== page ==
By Dave Andrusko
Faced with no alternative, the Obama Justice Department dutifully submitted (as ordered by U.S. 5th Circuit Court of Appeals Judge Jerry Smith) a three-page, single-spaced letter affirming that “The power of the courts to review the constitutionality of legislation is beyond dispute.” The letter was signed by Attorney General Eric Holder.
Judge Smith ordered the response in the midst of oral arguments in Houston on Tuesday in a separate challenge to another aspect of ObamaCare. Alluding back to President Obama’s controversial remarks made Monday, Judge Smith said Obama’s comments troubled a number of people who have read them as a challenge to the authority of federal courts.
Judge Smith said,
“I’m referring to statements by the president in the past few days to the effect— and I’m sure you’ve heard about them — that it’s somehow for what he termed unelected judges to strike acts of Congress that have enjoyed — he’s referring of course to Obamacare — to what he termed a broad consensus and majorities in both houses of Congress. That has troubled a number of people who have read it as somehow a challenge to the federal courts or to their authority or to the appropriateness of the concept of judicial review.”
After putting a hapless Justice Department lawyer through her paces, Judge Jones ordered the response by noon Thursday what was to state ”what is the position of the attorney general and the Department of Justice in regard to the recent statements by the president.”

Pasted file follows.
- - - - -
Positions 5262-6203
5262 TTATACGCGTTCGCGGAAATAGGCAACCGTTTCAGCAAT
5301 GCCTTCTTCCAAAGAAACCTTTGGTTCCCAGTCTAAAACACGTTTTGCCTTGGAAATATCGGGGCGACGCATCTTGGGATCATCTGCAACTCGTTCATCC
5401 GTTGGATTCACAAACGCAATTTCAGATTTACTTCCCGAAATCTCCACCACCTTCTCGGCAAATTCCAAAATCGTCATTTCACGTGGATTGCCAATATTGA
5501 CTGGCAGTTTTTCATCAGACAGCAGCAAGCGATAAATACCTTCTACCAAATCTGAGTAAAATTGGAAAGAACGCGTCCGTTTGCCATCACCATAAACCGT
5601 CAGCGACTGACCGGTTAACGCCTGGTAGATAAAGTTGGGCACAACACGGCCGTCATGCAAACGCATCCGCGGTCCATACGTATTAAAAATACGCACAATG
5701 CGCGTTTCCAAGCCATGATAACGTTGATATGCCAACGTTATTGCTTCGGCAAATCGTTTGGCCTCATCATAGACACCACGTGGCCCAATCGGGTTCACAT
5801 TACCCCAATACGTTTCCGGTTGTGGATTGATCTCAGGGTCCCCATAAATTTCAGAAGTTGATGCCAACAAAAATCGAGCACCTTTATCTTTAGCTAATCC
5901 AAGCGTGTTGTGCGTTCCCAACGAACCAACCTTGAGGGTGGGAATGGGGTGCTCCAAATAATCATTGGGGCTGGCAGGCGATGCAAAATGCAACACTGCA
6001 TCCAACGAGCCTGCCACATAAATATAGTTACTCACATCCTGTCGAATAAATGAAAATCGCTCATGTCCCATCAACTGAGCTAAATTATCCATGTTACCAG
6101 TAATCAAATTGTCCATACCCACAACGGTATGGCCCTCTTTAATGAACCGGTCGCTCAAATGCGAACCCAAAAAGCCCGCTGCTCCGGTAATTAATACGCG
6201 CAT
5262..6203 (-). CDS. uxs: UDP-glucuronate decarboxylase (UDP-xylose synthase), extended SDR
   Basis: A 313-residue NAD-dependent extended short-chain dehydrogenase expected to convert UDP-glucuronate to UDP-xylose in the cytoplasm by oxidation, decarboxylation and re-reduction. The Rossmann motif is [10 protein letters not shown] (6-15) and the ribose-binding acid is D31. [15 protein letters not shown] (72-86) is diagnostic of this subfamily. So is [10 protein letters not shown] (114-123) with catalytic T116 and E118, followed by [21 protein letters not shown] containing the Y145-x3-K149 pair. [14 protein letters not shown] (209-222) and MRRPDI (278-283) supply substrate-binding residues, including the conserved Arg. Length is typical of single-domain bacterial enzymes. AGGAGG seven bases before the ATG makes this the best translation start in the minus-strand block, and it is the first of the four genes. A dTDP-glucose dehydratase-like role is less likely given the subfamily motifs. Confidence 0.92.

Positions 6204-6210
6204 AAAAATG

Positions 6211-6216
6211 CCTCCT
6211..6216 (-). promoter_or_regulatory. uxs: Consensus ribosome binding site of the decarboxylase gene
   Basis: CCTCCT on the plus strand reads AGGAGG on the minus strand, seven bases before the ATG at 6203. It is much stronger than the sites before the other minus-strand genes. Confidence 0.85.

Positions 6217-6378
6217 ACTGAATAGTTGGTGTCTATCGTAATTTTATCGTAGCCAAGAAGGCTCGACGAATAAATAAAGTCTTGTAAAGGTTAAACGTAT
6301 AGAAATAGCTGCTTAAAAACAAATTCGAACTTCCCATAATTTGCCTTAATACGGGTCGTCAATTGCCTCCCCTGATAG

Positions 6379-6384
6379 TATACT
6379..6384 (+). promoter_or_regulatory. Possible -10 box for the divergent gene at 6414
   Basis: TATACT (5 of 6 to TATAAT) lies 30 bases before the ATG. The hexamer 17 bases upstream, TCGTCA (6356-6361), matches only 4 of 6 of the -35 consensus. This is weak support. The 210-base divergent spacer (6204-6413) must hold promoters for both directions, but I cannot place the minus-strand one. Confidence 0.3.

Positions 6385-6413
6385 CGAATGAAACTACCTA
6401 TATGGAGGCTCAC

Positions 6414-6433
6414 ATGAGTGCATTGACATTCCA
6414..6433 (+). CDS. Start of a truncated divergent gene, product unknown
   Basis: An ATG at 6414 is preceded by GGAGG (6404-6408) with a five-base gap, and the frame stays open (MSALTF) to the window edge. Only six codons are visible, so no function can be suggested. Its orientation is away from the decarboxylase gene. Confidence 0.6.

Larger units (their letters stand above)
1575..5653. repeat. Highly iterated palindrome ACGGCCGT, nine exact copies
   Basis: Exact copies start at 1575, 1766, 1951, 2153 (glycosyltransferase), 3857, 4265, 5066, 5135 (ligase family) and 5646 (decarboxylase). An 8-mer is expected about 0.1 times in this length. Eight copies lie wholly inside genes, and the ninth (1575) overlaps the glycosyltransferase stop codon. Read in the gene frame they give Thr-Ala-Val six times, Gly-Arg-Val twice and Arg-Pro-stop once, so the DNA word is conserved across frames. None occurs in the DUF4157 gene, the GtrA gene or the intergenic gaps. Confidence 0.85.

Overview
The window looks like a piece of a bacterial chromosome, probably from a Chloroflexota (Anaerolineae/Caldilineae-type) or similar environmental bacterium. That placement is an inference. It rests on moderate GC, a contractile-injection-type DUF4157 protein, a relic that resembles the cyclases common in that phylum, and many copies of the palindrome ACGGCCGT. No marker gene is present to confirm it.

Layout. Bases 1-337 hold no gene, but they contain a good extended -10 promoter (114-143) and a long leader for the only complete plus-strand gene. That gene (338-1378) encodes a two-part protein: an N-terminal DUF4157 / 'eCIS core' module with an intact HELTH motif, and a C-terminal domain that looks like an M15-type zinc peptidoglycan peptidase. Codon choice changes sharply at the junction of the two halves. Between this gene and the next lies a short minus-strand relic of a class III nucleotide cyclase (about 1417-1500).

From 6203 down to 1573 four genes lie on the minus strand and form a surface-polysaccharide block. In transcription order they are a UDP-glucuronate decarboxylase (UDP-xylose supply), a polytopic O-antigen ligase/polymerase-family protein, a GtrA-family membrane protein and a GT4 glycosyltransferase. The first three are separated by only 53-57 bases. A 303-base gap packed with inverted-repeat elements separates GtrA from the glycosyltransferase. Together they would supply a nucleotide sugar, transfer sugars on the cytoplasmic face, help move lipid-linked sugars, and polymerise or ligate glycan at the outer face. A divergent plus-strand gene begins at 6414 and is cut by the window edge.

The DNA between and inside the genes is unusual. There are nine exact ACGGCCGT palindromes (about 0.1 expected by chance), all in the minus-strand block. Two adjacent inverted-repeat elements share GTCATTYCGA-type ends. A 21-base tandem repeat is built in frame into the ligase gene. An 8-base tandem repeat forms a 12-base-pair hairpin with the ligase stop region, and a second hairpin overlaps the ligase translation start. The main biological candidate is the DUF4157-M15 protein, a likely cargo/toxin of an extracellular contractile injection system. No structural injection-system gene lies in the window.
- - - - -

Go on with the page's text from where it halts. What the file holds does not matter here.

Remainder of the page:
Earlier this week Holder stuck up for Obama. “I think that you know what the president said a couple of days ago was appropriate.” Speaking at a health care fraud prevention event in Chicago, he added. “I don’t think he broke any new ground in the comments that he made.”
Interestingly the Tampa Bay Times also looked at the President’s remarks, specifically his comment, “If the Supreme Court throws out the federal health care law, it “would be an unprecedented, extraordinary step of overturning a law that was passed by a strong majority of a democratically elected Congress.” According to its “Truth-O-Meter,” the statement was false.
The story can be found here. In a nutshell, the paper made some important (if obvious) conclusions.
First, the “strong majority”—please!
“The bill passed the House 219-212 on March 21,2010. Numerically speaking, neither vote reflects a very large margin of victory. In the Senate, 60 votes was actually the exact minimum needed to prevent a filibuster — not a vote more. And in both chambers, not a single Republican voted for the bill.”
Second, that if the Court threw out ObamaCare it would be “unprecedented.” The Times began with a polite demur:
“This one, we’ll acknowledge, puzzled us. The Supreme Court routinely reviews laws passed by Congress and either upholds or overturns them. For Obama to suggest that such an action would be unique in American history is something of a head-scratcher.”
The paper then cited a comment from a political scientist sympathetic to Democrats, who referred to an addendum Obama tacked on after he received blow-back. “Obama’s elaboration a day later at least gives us more to think about,” the paper wrote, but going back to what Obama said originally, they concluded the President’s statement was false.
Suffice it to say that not only did many others find the President’s second explanation no more convincing than the first, but either way the President was publicly second-guessing an anticipated outcome only days after the Court had concluded hearing oral arguments over the constitutionality of ObamaCare.
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